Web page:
The decline of religion: What is it doing to our society?

A YouGov poll for the Sun earlier this week discovered a significant decline in religious belief among young people. Forty-one per cent of Brits aged 18-24 believed religion was a "cause of evil", while just 14% thought it was a force for good. Just 12% said they were influenced by religious figures.

Poll: Young people turn decisively against religion

The findings seemed to corroborate a trend away from religion in British society – not just in terms of church attendance but also in terms of faith, social influence and identity. But what does it mean for the social fabric of life in Britain? Will we become more selfish, or more tolerant? Is the decline of religion eradicating a shared space for local communities, or unshackling us from the forces of tradition?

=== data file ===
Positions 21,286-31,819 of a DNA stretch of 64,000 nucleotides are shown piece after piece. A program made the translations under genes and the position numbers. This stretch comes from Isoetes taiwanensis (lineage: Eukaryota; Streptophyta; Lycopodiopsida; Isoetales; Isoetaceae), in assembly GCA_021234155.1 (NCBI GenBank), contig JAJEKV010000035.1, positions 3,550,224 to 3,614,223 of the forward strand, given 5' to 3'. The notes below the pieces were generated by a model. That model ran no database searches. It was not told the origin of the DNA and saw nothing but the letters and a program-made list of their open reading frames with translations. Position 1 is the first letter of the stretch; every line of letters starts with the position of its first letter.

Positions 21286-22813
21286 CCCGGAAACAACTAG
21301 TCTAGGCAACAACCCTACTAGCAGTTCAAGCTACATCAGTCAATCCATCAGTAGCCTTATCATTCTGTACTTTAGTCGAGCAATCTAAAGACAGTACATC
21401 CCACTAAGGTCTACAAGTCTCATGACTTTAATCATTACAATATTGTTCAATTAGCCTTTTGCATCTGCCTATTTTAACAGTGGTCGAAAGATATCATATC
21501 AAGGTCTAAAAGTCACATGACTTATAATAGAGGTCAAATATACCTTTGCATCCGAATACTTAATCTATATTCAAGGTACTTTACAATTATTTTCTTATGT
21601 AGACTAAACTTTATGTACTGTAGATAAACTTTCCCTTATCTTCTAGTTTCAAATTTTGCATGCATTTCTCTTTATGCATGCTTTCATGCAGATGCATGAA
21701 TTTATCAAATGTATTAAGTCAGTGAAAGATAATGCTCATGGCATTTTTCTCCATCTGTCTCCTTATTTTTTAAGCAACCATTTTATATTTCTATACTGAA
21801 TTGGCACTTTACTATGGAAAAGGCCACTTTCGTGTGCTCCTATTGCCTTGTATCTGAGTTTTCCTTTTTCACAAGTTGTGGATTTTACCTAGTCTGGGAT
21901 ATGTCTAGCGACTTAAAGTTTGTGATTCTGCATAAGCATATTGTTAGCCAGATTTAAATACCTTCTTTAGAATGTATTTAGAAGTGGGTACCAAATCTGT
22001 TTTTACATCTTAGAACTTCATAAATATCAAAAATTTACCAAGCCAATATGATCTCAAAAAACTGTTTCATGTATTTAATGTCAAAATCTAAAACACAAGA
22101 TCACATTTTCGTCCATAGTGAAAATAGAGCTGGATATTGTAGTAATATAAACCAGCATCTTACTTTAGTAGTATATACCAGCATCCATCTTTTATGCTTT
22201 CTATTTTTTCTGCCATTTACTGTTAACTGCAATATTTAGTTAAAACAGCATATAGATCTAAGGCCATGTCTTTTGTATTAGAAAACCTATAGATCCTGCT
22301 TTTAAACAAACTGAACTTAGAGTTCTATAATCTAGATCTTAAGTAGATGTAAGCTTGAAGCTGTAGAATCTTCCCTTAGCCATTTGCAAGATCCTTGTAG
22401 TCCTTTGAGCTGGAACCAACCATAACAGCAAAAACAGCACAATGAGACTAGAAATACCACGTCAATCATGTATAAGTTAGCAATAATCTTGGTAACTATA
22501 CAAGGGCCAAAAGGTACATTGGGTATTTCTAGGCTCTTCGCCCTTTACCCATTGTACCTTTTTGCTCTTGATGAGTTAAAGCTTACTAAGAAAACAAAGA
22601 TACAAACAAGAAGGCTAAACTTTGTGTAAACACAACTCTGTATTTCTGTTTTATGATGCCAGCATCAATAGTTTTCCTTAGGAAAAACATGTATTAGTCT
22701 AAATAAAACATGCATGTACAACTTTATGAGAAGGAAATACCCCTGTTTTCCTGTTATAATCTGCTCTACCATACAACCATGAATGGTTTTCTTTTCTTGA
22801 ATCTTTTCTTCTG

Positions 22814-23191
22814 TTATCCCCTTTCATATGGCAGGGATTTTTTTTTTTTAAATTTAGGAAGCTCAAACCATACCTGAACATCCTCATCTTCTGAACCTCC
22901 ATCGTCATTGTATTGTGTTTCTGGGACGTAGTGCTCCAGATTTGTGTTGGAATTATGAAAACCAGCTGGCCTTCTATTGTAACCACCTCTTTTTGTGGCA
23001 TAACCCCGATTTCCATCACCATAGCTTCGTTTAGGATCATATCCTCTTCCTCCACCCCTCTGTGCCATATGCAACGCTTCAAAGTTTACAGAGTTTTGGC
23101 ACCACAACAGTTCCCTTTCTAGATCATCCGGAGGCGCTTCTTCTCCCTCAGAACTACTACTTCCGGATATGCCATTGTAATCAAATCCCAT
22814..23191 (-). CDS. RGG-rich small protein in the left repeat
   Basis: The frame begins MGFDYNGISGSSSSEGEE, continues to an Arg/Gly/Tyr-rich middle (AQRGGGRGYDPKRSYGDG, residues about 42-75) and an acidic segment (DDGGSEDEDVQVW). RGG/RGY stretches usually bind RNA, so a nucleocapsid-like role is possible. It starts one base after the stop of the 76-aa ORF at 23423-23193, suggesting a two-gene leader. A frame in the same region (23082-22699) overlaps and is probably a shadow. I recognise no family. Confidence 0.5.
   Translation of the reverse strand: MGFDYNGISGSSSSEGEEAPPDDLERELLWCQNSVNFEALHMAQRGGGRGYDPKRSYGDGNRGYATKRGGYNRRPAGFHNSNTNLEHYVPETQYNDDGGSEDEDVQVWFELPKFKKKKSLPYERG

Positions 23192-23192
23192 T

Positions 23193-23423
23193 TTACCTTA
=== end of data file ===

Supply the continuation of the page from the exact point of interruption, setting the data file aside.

Here, two leading thinkers on religion offer their assessment of the survey.

Nick Spencer is research director of Theos, the religion and society think tank.

Comment: The decline of religion will make us a less welcoming society

Andrew Copson is chief executive of the British Humanist Association and first vice president of the International Humanist and Ethical Union.

Comment: Religion is in decline – so why are people so well behaved?